Thursday, March 31, 2022

Be a sequentialist first; beware the accumulations!

I'm a sequentialist.
When planning a project, I think first about how to sequence the scope: do this first, then that. Or, do these things in parallel, followed by this or that.

MS Project, and similar tools, are the sequentialists go-to tool for planning sequences and establishing the sequential order of the project.

Not so fast!

What about cumulative, non-sequential, scope and effects?
For these, we need a cumulalist to help with the plan.

Accumulations of the cumulative
The obvious non-sequential scope is all the sundry overhead that descends on the project: HR stuff, regulatory requirements, environment maintenance, training, re-provisioning and refit, and on it goes.
But, stuff like that is all foreseeable, and to an extent, such requirements can be accounted for in the project plan.
Beware! Other things accumulate. Insidious accumulations aggregate to a cumulative effect on through-put, and thus cost and schedule, and perhaps even quality:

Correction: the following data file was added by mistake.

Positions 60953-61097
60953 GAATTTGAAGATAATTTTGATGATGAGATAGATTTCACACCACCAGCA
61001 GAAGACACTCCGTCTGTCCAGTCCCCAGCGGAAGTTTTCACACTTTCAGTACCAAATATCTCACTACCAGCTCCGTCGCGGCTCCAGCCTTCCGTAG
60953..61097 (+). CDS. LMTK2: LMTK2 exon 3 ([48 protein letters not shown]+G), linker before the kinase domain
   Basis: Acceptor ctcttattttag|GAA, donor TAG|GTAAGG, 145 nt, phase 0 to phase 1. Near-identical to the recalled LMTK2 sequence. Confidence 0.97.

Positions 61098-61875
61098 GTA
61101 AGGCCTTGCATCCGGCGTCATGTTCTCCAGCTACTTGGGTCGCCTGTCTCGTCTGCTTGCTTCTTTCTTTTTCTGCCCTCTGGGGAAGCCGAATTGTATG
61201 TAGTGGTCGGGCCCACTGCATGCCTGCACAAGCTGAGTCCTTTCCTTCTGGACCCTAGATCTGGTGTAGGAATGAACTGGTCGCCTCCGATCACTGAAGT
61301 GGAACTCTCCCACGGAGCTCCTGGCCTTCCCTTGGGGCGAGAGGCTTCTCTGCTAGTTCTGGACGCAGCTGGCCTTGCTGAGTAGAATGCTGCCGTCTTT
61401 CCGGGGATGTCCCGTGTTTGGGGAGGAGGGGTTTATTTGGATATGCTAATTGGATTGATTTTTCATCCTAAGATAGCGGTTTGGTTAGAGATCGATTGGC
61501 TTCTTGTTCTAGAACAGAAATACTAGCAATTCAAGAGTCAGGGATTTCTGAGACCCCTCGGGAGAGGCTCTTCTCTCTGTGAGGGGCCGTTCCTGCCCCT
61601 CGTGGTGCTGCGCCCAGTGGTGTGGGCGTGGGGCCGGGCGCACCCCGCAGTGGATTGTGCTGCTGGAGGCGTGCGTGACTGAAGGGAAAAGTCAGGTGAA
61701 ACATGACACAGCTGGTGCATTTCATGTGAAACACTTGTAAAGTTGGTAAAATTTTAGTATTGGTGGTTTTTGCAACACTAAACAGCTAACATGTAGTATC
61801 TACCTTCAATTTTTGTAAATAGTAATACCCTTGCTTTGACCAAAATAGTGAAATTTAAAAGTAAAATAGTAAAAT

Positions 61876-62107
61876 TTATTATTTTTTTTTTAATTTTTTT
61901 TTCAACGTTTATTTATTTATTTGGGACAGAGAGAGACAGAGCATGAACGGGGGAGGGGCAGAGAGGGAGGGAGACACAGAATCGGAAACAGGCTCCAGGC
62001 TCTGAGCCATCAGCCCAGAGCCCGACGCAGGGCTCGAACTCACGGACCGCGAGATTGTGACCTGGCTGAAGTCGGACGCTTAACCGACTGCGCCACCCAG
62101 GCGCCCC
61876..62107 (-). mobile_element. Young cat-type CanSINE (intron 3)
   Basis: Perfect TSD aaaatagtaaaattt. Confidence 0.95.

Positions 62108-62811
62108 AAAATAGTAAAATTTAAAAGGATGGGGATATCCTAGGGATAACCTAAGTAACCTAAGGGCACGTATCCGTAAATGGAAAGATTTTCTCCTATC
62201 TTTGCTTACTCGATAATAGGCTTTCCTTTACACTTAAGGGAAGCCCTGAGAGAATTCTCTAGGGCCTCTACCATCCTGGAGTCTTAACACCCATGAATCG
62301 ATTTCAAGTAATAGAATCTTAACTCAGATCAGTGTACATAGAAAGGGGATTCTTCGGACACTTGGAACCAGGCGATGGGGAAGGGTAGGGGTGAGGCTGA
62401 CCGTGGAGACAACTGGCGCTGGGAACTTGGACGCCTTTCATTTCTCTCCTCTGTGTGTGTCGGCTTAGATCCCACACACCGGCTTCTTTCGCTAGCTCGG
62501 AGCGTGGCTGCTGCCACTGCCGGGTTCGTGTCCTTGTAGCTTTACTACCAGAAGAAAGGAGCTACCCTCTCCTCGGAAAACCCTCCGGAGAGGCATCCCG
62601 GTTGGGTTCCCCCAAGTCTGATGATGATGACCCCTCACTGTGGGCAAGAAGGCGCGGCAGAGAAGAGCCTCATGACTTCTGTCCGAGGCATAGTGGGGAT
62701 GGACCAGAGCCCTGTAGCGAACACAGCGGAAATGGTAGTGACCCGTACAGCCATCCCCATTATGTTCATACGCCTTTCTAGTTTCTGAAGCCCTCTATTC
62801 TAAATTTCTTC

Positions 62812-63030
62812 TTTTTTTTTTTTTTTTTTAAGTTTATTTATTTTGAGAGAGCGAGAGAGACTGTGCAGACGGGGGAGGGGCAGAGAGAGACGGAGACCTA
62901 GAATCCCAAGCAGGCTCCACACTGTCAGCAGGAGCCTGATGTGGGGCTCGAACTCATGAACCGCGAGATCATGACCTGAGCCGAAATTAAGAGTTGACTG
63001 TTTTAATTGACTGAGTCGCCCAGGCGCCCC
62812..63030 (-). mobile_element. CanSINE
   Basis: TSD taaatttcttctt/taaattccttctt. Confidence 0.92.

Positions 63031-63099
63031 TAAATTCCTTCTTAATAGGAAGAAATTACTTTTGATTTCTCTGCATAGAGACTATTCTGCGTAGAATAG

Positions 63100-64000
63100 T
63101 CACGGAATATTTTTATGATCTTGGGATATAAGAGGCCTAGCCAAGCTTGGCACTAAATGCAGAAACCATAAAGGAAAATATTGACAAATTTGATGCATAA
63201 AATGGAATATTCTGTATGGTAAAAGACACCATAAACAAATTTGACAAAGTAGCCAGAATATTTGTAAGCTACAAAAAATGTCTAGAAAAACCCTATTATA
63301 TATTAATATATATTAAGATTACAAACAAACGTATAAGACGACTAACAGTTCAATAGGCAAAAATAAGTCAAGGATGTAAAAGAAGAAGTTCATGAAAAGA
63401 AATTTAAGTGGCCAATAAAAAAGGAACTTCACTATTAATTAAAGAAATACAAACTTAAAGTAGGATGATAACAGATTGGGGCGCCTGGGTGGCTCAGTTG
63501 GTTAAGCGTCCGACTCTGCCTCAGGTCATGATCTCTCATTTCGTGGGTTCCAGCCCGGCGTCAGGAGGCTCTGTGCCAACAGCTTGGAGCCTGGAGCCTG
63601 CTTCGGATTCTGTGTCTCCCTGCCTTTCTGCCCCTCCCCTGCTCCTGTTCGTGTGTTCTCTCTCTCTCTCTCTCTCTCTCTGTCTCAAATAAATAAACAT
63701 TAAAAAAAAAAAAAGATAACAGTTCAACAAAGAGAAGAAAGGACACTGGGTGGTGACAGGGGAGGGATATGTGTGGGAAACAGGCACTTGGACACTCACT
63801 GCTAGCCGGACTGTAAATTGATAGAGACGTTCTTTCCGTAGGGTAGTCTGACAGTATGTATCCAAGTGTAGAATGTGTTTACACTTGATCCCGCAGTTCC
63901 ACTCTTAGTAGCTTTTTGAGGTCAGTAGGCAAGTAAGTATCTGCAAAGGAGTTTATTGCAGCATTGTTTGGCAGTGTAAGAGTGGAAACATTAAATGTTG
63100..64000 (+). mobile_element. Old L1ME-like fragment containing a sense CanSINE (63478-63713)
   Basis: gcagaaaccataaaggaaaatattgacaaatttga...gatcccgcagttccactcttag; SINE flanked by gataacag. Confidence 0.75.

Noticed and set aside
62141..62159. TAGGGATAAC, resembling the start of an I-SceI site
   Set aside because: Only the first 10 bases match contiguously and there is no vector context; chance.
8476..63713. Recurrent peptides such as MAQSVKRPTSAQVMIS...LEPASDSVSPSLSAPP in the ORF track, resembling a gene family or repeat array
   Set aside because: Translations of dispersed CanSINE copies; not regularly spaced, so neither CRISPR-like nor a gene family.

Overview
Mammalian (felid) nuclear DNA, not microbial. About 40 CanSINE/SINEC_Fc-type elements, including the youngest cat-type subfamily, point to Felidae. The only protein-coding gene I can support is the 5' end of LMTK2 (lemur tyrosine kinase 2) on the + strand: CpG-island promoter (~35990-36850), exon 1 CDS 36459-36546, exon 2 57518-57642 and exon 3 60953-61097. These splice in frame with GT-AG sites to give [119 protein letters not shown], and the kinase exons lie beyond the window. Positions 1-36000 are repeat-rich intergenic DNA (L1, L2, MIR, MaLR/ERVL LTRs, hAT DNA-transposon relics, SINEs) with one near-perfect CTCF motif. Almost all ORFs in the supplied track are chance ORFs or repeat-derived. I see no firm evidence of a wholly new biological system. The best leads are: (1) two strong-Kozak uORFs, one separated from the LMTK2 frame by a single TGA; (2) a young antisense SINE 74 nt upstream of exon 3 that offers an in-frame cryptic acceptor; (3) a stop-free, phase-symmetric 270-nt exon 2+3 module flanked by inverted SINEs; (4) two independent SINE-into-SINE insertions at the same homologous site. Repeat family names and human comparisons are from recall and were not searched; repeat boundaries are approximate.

• General fatigue from the stress of solving problems and meeting deadlines
  • Frustrations that mount up from dealing with the bureaucracy, other teams, outside consultants and contractors
  • The weather (unless you live in paradise, like I do, in Florida)
  • The pandemic 
  • Network issues and connectivity constraints
  • Security constraints and threats

Who's watching?

There are many sequentialists on every project, and in every sponsor organization, keeping watch on the march toward the final milestone. 

Fewer may be cumulalists keeping watch on the build-up of factors and effects that may have impacts on the progress of the sequence.

Beware the accumulation of cumulative effects!


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